It is difficult to substantiate the results of the heat when the battery is on recharge or float charge because batteries do not follow standard electrical characteristic and therefore the results must be questionable. We know that ohms law when applied to batteries does not work. This is largely because of the BACK EMF characteristics of batteries, which makes the V x I calculations questionable. Therefore, any mathematical results that rely on this principal must be suspect. Accordingly the V x I calculations must be suspect. To understand this more fully, we can calculate the theoretical float current using the I = V / R method. In our examples, we know that the applied float voltage is 2.27Vpc i.e. 13.62V for the 12V, 6 cell bloc and we know the resistance is 3.8mΩ. Applying ohms law, the float current should be I = V / R = 13.62V / 3.8mΩ = 3584A. Clearly, this is not correct.

If the V x I calculations are not reliable then we must also question the I2R results. What we do know, is that the current is real value and the internal resistance is also real. Therefore, the results must be more accurate, we hope!


The I2R results are more real because we know what the current is and we know the internal resistance of the product. The I2R results for recharging are very small and in all practical terms, the heat may be ignored. This is only 5.5mWh in the example.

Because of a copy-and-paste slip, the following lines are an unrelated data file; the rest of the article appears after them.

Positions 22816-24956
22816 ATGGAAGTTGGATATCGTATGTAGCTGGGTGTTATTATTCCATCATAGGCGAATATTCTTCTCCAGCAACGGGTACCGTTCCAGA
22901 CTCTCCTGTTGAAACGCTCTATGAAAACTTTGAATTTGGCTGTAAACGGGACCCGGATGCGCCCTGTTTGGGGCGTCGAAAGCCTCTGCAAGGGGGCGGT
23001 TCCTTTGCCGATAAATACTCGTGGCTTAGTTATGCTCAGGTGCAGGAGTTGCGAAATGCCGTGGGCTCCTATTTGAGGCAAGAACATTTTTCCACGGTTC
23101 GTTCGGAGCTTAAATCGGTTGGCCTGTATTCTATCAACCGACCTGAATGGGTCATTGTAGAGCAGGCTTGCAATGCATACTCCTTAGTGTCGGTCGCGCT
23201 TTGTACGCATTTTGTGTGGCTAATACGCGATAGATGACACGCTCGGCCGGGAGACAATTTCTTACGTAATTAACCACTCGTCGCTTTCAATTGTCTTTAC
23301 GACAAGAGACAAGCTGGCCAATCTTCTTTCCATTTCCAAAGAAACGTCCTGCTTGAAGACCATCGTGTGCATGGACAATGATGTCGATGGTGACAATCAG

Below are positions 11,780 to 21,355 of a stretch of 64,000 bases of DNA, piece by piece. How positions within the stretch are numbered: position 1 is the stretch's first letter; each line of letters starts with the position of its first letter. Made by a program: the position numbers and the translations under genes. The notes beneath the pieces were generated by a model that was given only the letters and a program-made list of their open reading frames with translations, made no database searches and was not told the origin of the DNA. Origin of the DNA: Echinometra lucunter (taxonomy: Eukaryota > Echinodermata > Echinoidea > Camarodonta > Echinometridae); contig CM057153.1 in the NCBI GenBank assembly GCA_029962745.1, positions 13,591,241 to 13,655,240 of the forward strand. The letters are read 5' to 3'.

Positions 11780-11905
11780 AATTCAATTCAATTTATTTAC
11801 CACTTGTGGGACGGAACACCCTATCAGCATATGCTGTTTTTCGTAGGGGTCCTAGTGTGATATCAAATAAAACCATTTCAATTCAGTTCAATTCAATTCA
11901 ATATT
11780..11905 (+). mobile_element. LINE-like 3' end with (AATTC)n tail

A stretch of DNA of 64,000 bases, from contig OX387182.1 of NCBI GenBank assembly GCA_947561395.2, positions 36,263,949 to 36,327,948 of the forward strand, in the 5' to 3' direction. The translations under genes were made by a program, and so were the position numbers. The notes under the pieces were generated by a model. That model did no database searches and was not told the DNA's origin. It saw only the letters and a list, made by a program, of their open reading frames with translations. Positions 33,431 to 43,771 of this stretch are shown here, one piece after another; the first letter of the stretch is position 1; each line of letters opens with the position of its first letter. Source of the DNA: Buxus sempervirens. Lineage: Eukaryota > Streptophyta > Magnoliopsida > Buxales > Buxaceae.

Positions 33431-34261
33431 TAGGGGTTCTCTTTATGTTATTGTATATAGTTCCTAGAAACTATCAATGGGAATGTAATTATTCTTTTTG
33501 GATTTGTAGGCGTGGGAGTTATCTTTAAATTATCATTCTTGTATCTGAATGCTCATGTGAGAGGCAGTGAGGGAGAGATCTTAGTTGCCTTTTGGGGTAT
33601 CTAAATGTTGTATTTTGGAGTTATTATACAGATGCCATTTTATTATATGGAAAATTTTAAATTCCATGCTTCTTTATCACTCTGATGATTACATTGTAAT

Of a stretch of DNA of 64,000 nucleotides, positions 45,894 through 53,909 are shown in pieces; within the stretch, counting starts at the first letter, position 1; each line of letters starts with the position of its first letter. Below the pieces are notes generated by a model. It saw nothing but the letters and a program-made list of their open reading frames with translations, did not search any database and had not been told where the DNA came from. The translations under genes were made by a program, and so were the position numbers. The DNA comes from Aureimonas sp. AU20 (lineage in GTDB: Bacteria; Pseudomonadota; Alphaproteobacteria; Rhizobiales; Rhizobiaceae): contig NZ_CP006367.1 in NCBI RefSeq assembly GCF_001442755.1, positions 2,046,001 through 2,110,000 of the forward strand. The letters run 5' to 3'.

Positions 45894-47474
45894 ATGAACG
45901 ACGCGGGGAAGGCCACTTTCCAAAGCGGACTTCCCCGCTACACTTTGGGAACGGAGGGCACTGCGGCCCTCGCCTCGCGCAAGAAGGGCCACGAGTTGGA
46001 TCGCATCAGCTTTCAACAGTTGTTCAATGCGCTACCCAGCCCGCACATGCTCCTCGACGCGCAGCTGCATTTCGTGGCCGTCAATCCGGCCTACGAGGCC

Again, if the I2R results are more real and the V x I method is unreliable then the 0.005W heat on float charge may again be considered irrelevant.


The only method that seems to be used for heat on discharge is I2R and, as expected, the heat on discharge is considerably higher than that on recharge or float charge. What we have to remember is that the heat will not be given up immediately and some estimation of the time this is given up has to be made. Without doubt this will be hours rather than minutes but this is a matter of opinion without consulting a heating engineer.

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For recharging and float charging the heat is very small, particularly when we consider the mass of the battery. This is fortunate because although there are different methods in use, the results are insignificant when put into the context of removing heat from a battery room.

For the heat generated on discharge, the situation is different because most battery manufacturers accept the I2R method as the most accurate. In addition, we can more readily accept the results because there is no BACK EMF on discharge. In this example, the heat generated can be expressed as 27.4kWh but when considering the mass of the battery we must consider this heat to be given up over a longer time than the actual discharge period of 15m. Not all manufacturers consider a time of 10 x the discharge time, but it is clear that the heat will not be given up instantly.